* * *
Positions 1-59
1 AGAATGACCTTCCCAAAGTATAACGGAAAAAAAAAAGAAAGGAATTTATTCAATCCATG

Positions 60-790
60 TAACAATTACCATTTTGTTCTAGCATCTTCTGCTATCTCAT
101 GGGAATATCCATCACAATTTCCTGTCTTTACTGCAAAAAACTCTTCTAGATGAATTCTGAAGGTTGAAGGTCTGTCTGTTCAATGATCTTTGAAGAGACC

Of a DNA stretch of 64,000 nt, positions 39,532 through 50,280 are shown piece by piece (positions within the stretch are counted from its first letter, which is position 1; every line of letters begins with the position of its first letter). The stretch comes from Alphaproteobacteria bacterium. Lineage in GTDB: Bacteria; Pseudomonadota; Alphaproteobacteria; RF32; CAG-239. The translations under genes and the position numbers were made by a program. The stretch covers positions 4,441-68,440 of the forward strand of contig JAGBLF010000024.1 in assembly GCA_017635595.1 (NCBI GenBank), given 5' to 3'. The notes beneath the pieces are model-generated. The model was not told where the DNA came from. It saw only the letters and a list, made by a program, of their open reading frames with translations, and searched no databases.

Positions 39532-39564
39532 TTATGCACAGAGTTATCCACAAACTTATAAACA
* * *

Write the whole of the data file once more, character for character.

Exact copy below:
Positions 1-59
1 AGAATGACCTTCCCAAAGTATAACGGAAAAAAAAAAGAAAGGAATTTATTCAATCCATG

Positions 60-790
60 TAACAATTACCATTTTGTTCTAGCATCTTCTGCTATCTCAT
101 GGGAATATCCATCACAATTTCCTGTCTTTACTGCAAAAAACTCTTCTAGATGAATTCTGAAGGTTGAAGGTCTGTCTGTTCAATGATCTTTGAAGAGACC

Of a DNA stretch of 64,000 nt, positions 39,532 through 50,280 are shown piece by piece (positions within the stretch are counted from its first letter, which is position 1; every line of letters begins with the position of its first letter). The stretch comes from Alphaproteobacteria bacterium. Lineage in GTDB: Bacteria; Pseudomonadota; Alphaproteobacteria; RF32; CAG-239. The translations under genes and the position numbers were made by a program. The stretch covers positions 4,441-68,440 of the forward strand of contig JAGBLF010000024.1 in assembly GCA_017635595.1 (NCBI GenBank), given 5' to 3'. The notes beneath the pieces are model-generated. The model was not told where the DNA came from. It saw only the letters and a list, made by a program, of their open reading frames with translations, and searched no databases.

Positions 39532-39564
39532 TTATGCACAGAGTTATCCACAAACTTATAAACA